YOU ARE HERE: LAT HomeCollections


It's Where U.S. Golfers Have Met Their Match

September 23, 1993|JIM MURRAY

The Ryder Cup historically was as one-sided as a lynching. The American team used to dispatch the British team with the kind of bored detachment the Yankees used in winning the World Series. Every match was what baseball calls a "laugher."

The Brits won only three times in the first 25 meetings, and all three times they had the home-court advantage--the matches were in England. The Yanks once won 13 consecutive times, which meant the Europeans went 28 years without a victory.

Naturally, no one paid much attention to this exhibition. It was like a Joe Louis fight--over before you could find your seat, as foregone as a Russian election.

Popular theory is that this began to change with an idle suggestion from Jack Nicklaus, no less, that Britannia extend its rule to the continent of Europe, which had the effect of including the Spaniard, Seve Ballesteros, on its side since he was playing all his golf in Blighty anyway.

To be sure, the competition stiffened with the inclusion of Seve. The European side won for the first time in 28 years in 1985. The next meeting, they retained the Cup in Ohio, beating the Yanks on Nicklaus' course at Muirfield.

In 1989, they retained the Cup in England with a tie. The British-European side held the Cup three times in succession.

Two years ago, at Kiawah Island, S.C., in one of the great international competitions in sports history, the Europeans came within a six-foot putt of retaining the Cup again.

Conventional wisdom says this is the addition of Super Seve and the German, Bernhard Langer, and the No. 2 Spaniard, Jose Maria Olazabal, to Europe's lineup.

I'm not so sure. Consider this: The Ryder Cup, besides adding a patriotic tinge to the great game, also returns it to a basic form of competition the Americans have long abandoned and have no real truck with.

The Ryder Cup is match play in its extreme form. You have alternate-shot foursomes--this may force you to go out and play a shot from the gorse you didn't put there--a best-ball team matchup and, finally, head-to-head match-play singles.

American pros never play those kinds of games. Our PGA Championship, the last stand of match play in the professional game, hasn't been match play since 1957.

Americans play a kind of pool-table golf. A drive and an eight-iron. Manicured fairways, minimal rough, fast but predictable greens.

It is the notion here that the Yanks lost the nuances of this other kind of play. The Ryder Cup got the game back to competition between players, not merely between player and course. It is golf the way it used to be, man to man, hand-to-hand combat, not a solo aria, not a performance where you played a golf course like a guy playing a piano. Not a recital, a fight. Not Van Cliburn, Jack Dempsey.

We won Ryder Cups early on because we sent over guys who cut their eyeteeth on this kind of game. When it came to gamesmanship, no one was better at this cat-and-mouse intrigue than Walter Hagen.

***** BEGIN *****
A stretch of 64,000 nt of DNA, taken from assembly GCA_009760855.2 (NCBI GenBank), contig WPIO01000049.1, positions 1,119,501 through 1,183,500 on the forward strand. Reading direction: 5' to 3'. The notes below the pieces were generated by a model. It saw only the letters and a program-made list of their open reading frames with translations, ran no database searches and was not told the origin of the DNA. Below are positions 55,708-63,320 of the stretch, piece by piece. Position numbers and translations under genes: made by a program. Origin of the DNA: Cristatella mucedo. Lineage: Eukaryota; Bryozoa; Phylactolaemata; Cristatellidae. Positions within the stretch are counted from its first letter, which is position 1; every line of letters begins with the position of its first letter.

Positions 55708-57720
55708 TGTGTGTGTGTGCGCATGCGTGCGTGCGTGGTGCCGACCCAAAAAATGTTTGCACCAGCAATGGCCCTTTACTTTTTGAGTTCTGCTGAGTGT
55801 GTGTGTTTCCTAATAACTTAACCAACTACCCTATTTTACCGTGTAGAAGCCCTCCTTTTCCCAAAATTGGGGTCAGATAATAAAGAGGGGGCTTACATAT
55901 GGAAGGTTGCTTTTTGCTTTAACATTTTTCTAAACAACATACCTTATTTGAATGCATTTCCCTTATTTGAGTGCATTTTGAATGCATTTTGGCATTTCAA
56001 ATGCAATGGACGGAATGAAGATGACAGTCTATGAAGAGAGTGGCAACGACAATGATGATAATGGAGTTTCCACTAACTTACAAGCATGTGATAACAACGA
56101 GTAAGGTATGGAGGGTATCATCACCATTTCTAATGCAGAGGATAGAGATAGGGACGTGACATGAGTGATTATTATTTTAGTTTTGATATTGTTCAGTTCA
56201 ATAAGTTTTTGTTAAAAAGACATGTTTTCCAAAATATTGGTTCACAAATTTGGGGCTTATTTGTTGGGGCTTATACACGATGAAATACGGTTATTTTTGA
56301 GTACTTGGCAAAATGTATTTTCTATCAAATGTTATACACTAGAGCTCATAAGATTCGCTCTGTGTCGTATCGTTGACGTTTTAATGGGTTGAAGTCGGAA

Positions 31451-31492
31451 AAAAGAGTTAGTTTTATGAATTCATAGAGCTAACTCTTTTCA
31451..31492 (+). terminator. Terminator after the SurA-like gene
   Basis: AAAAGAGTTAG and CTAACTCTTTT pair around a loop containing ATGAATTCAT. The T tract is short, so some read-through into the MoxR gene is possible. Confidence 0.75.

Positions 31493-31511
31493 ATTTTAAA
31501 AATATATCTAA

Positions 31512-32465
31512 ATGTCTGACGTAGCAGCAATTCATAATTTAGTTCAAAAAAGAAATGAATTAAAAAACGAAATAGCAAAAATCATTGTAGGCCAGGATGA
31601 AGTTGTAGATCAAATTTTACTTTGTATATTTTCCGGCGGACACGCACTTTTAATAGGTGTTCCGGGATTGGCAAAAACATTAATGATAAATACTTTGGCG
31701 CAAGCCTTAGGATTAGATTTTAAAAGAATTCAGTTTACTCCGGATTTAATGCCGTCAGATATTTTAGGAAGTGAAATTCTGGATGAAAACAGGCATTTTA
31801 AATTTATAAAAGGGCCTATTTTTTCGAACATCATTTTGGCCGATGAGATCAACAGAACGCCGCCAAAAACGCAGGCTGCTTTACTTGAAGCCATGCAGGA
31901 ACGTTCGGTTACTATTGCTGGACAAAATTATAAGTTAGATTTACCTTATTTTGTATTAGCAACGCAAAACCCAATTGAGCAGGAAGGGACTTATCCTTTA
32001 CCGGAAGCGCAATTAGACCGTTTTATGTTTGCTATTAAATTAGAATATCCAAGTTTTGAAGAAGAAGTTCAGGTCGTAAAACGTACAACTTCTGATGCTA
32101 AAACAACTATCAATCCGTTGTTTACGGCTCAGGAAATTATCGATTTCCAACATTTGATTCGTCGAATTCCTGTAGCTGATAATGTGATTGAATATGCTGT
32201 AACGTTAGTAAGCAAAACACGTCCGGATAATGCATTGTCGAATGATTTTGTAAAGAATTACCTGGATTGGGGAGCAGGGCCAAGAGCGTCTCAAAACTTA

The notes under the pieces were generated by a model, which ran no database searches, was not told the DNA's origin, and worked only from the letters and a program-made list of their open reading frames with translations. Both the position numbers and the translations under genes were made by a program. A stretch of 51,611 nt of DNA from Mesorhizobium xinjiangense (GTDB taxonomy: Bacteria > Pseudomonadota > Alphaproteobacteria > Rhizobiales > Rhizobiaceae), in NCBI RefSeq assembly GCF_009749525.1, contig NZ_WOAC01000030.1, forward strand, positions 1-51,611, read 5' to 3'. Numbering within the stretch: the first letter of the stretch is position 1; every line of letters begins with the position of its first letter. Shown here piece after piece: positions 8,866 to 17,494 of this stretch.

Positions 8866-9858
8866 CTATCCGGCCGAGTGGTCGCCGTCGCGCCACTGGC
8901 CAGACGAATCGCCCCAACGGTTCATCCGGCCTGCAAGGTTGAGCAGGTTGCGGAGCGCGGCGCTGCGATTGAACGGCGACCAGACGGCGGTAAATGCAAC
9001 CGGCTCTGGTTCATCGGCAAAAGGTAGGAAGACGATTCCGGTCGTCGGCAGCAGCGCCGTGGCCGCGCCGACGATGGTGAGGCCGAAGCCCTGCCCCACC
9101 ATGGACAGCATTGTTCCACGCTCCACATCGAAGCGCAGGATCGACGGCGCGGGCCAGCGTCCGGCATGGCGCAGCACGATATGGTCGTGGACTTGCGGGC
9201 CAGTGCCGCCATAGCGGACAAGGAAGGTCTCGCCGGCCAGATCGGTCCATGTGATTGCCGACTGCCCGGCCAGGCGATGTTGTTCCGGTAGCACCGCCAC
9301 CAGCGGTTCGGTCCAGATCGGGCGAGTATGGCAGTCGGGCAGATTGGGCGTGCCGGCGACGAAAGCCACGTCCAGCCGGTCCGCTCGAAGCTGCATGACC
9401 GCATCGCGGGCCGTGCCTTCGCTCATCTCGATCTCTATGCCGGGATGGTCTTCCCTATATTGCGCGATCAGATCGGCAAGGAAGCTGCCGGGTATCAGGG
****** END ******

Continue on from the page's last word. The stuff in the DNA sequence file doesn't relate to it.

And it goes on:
The early pros were not even intimidated by the kind of run-up, roll-the-ball golf you had to play on British courses, which were watered by God and mowed by sheep. You had Americans then who had learned to play on sand greens and unmowed Texas fairways. They could handle any kind of trouble shot.

To be sure, the British courses today, notably the Belfry, where the Ryder Cup is contested this weekend, have long since gravitated to the agronomy and artificiality of American courses. So, the problem, now, it seems to me, is can the Americans handle the subtleties of the game, now that the subtleties of the course have been eliminated? Can they handle the unfamiliarities of match play?

Look at it this way: Did you ever see such a succession of shots in the water, off-line chips, sudden spasm-ridden putts as those perpetrated by great American players in the last two Ryder Cups?

The American player, on the spoor of another 65 or even 63, gets into a rhythm and locks out everything but the course itself. He hardly even knows whom he's playing with. He's in a cocoon.

You may remember some years back when Jack Nicklaus and Arnold Palmer complained that they found themselves paired an inordinate amount of the time. They hated it because they began to play each other, to the detriment of playing the golf course.

That's what a Ryder Cup is. It forces you into that mano a mano game. It's like getting into a poker game on a riverboat. It's un-American. It's golf.

It's golf where you concede putts, rattle your opponent. It's a game where, theoretically, you can shoot 68--and lose to a guy shooting 78. Not likely, of course, but if a guy shoots eight on a hole and you make three, all you win is the hole.

You shoot an eight on the tour and you're on your way out of town by nightfall.

Americans never come up against this psychological game anymore. To be sure, the Brits and other Europeans don't encounter it as much as they used to. But more than we do. Americans shoot an eight or hit the ball in the water, they wilt like yesterday's roses.

This is why Captain Tom Watson picked a player off the senior tour to anchor his 1993 Ryder Cup team playing this weekend. Raymond Floyd has been in enough $10,000 Nassaus not to get a lump in his throat and a loop in his swing when facing a par-three that's 90% water and he's already one down.

The Yanks don't need those guys who shoot 63s at Phoenix. They need hustlers who don't care what their medal score is. So long as they're 2-up on a guy who thinks he's shooting the lights out.

Los Angeles Times Articles